Prostitution is a key to understanding the infrastructure of an urban space. Through sex work, we can come to study the anthropology of our people. It is part of our culture. Martin Bell’s Streetwise (1984), is the defining document of Seattle. Bell said, everywhere you look, there is something new to film. That’s how all cities are: their streets are written by a history of their people. Sex work industries are like the first artifacts we can uncover to determine who is in charge, who is disadvantaged, and how a population feels about that. Counterculture is the best way to understand culture itself.
HBO’s The Stroll takes us on a tour of New York City’s Meatpacking District through the lens of transgender sex workers who offered their services on those streets. It is, much like Paris is Burning (1990), an authentic document of a place as it used to exist, what happened, and what it’s like now. What happened is that the Manhattan neighborhood was rapidly gentrified after the 1980s. The clientele that once perused those streets became the people who now lived there. Trendy travelers now fill the markets with tourism, a bright strip of modern comforts and consumer culture, paved over an industrious neighborhood that once sold sex and invented the Oreo cookie.
Queer history gets to be told by the community who lived it and Kristen Lovell and Zackary Drucker’s incisive documentary allows just that opportunity. The film conveys first-hand accounts of all the systemic problems which lead to someone needing to sell their bodies but is also about bodies and the people who occupy them. The narrative directly speaks to the experience of black trans women at a certain point in history, reclaiming their stories against the changing tide of New York politicians who whitewashed their histories. Making the movie is a kind of rebellion but for many of the subjects, just doing anything has been made to feel like an act of rebellion against a system that is designed against them.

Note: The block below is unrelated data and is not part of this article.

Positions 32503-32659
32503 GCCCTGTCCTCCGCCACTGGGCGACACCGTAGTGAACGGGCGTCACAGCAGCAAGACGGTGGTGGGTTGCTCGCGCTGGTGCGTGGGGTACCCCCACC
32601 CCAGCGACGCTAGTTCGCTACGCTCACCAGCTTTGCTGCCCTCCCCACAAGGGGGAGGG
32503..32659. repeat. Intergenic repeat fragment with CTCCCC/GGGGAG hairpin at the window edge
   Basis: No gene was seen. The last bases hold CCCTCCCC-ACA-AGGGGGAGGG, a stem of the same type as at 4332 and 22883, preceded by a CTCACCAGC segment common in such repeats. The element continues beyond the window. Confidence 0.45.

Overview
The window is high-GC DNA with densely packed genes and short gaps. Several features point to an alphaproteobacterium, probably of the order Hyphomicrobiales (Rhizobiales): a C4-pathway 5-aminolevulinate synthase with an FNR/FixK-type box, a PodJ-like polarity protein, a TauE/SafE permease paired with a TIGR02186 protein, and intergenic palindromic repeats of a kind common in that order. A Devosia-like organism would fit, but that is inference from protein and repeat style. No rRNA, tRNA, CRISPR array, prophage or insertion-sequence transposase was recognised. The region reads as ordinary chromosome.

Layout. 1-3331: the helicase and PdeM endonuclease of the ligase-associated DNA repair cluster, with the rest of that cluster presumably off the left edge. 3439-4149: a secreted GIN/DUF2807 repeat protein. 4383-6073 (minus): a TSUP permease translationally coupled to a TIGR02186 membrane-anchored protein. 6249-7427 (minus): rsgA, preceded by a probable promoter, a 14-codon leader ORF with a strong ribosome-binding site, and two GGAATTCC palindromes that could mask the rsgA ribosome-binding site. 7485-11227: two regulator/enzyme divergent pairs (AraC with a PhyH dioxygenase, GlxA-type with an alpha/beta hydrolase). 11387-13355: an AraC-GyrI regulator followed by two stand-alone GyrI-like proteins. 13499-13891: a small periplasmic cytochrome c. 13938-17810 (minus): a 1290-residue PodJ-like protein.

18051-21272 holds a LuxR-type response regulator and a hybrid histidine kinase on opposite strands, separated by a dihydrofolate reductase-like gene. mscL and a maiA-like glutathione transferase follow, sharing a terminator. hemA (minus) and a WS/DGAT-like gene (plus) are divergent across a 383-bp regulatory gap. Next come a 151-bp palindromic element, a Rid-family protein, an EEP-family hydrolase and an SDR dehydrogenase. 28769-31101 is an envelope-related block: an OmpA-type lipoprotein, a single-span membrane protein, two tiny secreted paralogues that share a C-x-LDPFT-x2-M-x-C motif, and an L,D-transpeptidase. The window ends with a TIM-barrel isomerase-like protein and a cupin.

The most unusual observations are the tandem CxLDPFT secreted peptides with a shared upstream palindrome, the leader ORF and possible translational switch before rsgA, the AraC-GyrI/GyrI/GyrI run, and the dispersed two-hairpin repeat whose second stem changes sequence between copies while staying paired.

There is a beating heart here, sympathetic and adequately aligned in praxis with a marginalized community that does not get its own side of the story told often enough. We even see allies from just outside the community and how they fail to support their trans sisters — we see Ru Paul tour the district and teasingly poke fun at the people working the streets and underlying that is yet another segment of culture that has failed an entire subset of their own extended social group. We see a life lived against every expectation and opportunity commonly afforded to cis heterosexual people and through rebellion and an ironclad sisterhood of sex workers, solidarity begins to emerge from within the group.
The documentary functions as a special insight into a lost culture. As politicians bring in police and seemingly endorse violence, a community begins to disperse. Their history is as invisible as they can often feel. What The Stroll does is preserves this unique moment in American Life and presents, without scorn or judgment, an understanding portrait of sex work in the Meatpacking District, while also telling us a story about a place that used to exist and the diverse groups impacted by the changing sociological conditions.